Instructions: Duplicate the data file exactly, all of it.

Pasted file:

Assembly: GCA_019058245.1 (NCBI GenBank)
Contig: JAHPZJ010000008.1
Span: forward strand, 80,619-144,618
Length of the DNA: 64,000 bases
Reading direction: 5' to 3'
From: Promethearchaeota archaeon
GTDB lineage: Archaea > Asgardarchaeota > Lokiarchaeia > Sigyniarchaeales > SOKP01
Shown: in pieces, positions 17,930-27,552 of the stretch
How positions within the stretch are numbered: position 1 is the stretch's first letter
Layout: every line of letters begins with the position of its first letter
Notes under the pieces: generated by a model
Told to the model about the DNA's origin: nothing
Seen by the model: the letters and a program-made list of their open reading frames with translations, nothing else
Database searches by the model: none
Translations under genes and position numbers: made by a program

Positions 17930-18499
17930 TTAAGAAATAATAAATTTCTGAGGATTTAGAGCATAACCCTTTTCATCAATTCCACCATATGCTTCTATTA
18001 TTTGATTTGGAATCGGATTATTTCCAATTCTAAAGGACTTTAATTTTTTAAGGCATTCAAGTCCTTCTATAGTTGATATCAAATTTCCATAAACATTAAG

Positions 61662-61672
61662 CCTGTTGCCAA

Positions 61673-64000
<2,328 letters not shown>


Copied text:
Assembly: GCA_019058245.1 (NCBI GenBank)
Contig: JAHPZJ010000008.1
Span: forward strand, 80,619-144,618
Length of the DNA: 64,000 bases
Reading direction: 5' to 3'
From: Promethearchaeota archaeon
GTDB lineage: Archaea > Asgardarchaeota > Lokiarchaeia > Sigyniarchaeales > SOKP01
Shown: in pieces, positions 17,930-27,552 of the stretch
How positions within the stretch are numbered: position 1 is the stretch's first letter
Layout: every line of letters begins with the position of its first letter
Notes under the pieces: generated by a model
Told to the model about the DNA's origin: nothing
Seen by the model: the letters and a program-made list of their open reading frames with translations, nothing else
Database searches by the model: none
Translations under genes and position numbers: made by a program

Positions 17930-18499
17930 TTAAGAAATAATAAATTTCTGAGGATTTAGAGCATAACCCTTTTCATCAATTCCACCATATGCTTCTATTA
18001 TTTGATTTGGAATCGGATTATTTCCAATTCTAAAGGACTTTAATTTTTTAAGGCATTCAAGTCCTTCTATAGTTGATATCAAATTTCCATAAACATTAAG

Positions 61662-61672
61662 CCTGTTGCCAA

Positions 61673-64000
<2,328 letters not shown>